Bruce Dern

Will Nebraska, Alexander Payne’s modest masterpiece starring 77-year-old Bruce Dern as a taciturn ex-mechanic who stares like a senile prairie dog, somehow edge out frontrunner 12 Years a Slave for the Best Picture Oscar?

If it does, we’ll never hear the end of it. How often since Obama’s reelection have we been reminded that it’s long past time for stale pale males to exit the stage for the more vibrant?

Yet, annoyingly, old white guys keep doing things that can’t be overlooked.

Nebraska raises the question of how many talented ones are still out there. For example, you might reasonably assume that Nebraska’s script, a near-perfect blending of satire and sympathy, was written by Payne, the Omaha auteur with two screenwriting Oscars (Sideways and The Descendants). Yet it was actually penned by somebody named Bob Nelson.

All I can find on IMDb is that Nelson was born 57 years ago in Yankton, South Dakota. Officially, he’s performed on television four times in his life, and he has two previous credits as a writer”€”one for a children’s show with Bill Nye the Science Guy and the other for a few episodes of the instantly canceled Magic Johnson talk show.

“€œIt’s a theatrically mesmerizing performance somewhat like Dustin Hoffman’s in Rain Man.”€

Whoever he is, Nelson wrote the ideal script for Payne and his writing partner Jim Taylor to punch up.

Payne offered the best insight into why his last movie, The Descendants, with George Clooney as the scion of a landowning dynasty of royal Hawaiian ancestry, was merely a good one: “€œI’m from Nebraska and I didn’t know Hawaii at all or the complex social fabric there.” Payne wisely returns to his roots in Nebraska. He is a miniaturist who has only studied two places well enough to work his muted magic upon them: California (the setting for Sideways) and his home state (scene of Citizen Ruth, Election, and About Schmidt).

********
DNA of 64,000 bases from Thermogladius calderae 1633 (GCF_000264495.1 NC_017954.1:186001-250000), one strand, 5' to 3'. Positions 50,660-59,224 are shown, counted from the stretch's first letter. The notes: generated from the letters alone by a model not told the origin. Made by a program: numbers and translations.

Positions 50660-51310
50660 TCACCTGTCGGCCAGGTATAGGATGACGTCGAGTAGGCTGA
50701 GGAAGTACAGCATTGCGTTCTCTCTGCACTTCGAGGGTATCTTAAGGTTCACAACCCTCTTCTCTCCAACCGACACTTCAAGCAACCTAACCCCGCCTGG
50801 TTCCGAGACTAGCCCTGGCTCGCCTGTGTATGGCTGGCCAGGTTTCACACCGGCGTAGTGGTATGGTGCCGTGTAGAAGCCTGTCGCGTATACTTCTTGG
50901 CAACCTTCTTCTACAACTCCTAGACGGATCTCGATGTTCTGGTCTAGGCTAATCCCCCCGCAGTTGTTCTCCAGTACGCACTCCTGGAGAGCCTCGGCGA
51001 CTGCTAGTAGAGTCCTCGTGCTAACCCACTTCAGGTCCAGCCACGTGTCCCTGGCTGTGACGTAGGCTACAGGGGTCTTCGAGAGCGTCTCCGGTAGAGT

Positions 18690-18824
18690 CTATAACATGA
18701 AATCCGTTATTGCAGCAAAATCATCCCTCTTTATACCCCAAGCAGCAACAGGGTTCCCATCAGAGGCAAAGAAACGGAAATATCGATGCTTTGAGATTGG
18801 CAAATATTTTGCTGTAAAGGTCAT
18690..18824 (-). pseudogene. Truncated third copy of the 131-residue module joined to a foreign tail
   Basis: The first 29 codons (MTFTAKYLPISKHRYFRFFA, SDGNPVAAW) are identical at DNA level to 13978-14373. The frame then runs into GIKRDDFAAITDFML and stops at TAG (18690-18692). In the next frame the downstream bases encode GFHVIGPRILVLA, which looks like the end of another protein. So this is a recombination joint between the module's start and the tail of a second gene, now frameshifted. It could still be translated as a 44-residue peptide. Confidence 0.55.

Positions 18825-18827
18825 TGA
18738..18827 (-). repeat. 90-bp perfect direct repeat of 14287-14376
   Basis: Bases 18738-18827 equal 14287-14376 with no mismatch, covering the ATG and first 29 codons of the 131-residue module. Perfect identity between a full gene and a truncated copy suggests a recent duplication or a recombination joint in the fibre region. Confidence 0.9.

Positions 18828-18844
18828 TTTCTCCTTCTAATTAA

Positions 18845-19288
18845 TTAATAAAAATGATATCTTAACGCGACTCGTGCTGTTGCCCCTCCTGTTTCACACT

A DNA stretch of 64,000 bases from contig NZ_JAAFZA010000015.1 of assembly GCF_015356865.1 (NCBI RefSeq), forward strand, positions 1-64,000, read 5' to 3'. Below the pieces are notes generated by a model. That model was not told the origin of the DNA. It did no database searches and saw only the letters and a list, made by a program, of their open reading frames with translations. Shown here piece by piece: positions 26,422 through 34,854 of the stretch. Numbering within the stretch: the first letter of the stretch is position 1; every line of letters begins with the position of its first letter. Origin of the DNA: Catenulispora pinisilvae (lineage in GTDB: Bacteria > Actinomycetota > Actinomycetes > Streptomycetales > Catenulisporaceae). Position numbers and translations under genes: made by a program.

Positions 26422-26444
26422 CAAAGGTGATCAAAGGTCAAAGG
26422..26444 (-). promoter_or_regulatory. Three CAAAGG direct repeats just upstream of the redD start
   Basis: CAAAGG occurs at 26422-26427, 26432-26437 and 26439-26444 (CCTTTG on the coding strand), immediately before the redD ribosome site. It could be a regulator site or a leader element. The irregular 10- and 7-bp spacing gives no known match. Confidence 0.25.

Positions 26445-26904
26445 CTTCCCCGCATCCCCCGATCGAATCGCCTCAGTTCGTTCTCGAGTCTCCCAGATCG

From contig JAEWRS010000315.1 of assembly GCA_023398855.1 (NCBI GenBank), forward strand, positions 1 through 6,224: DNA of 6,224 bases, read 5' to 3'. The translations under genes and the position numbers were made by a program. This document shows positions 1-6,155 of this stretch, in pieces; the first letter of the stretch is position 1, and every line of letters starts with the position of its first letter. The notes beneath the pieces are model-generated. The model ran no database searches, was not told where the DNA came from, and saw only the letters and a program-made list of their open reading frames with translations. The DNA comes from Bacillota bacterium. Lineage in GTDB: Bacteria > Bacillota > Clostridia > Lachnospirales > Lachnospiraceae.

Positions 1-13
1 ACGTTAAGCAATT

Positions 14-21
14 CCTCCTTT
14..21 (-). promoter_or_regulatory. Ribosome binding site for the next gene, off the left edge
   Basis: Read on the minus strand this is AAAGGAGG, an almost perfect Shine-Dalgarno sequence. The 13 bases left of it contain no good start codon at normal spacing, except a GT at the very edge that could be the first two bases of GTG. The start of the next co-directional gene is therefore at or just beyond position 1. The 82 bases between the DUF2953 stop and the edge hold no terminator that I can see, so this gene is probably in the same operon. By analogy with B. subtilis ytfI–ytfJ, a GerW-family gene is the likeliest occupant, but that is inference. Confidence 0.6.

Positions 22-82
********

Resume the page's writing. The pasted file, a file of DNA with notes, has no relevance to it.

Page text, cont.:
In a vaguely recent era before Ed McMahon’s Publisher’s Clearing House letters were rendered old news by Nigerian princes’ emails, the alcoholic curmudgeon keeps trying to walk from Montana to his home state of Nebraska to claim his million-dollar prize.

His son, played by Will Forte of Saturday Night Live as the mild-mannered audience surrogate, finally agrees to drive him, only to get waylaid by a family reunion with Dad’s five farmer brothers in their dying little hometown. The delay is OK with the old man because he can finally pursue his other fixation”€”retrieving the air compressor his more successful ex-partner (Stacey Keach) had borrowed in 1974 and never returned.

Woody’s boast that he has won a million dollars initially delights his relatives and former neighbors. Inevitably, though, the old-timers start to recall when they loaned Woody a few bucks to get by, what with his drinking and all, and seeing as how he’s now come into money.

His elder son (played by Bob Odenkirk, the criminal lawyer on Breaking Bad, who looks, as always, like Kevin Costner’s sleazy brother) shows up to explain that the sweepstakes letter is just Dad’s senescent delusion. But that doesn’t persuade anyone. After all, would you trust somebody who looks like Bob Odenkirk?

Unexpectedly, Woody’s nagging wife (an extremely funny June Squibb) leaps to his defense, threatening to dig up her exhaustive list of all the car repairs Woody had performed free for down-on-their-luck townsfolk. Nebraska plays out as the underside to a Charles Murray tribute to small-town neighborliness: Selective memories mean that everybody winds up aggrieved over all the favors they’ve done for each other.

Yet the movie goes on to make clear that old people squabbling over money is less about personal greed than concern for their soon-to-be heirs. Those on fixed incomes wanting to leave a little more to their kids”€”and the younger folks in Nebraska certainly look like they could use a bequest or two”€”have few moneymaking alternatives than collecting upon old debts.

In the climactic scene (which Payne and Taylor added to Nelson’s screenplay), the sons decide to put aside their lifelong resentment of their improvident father and strike a blow for family pride: They’ll steal back Dad’s 1974 air compressor! What could go wrong?



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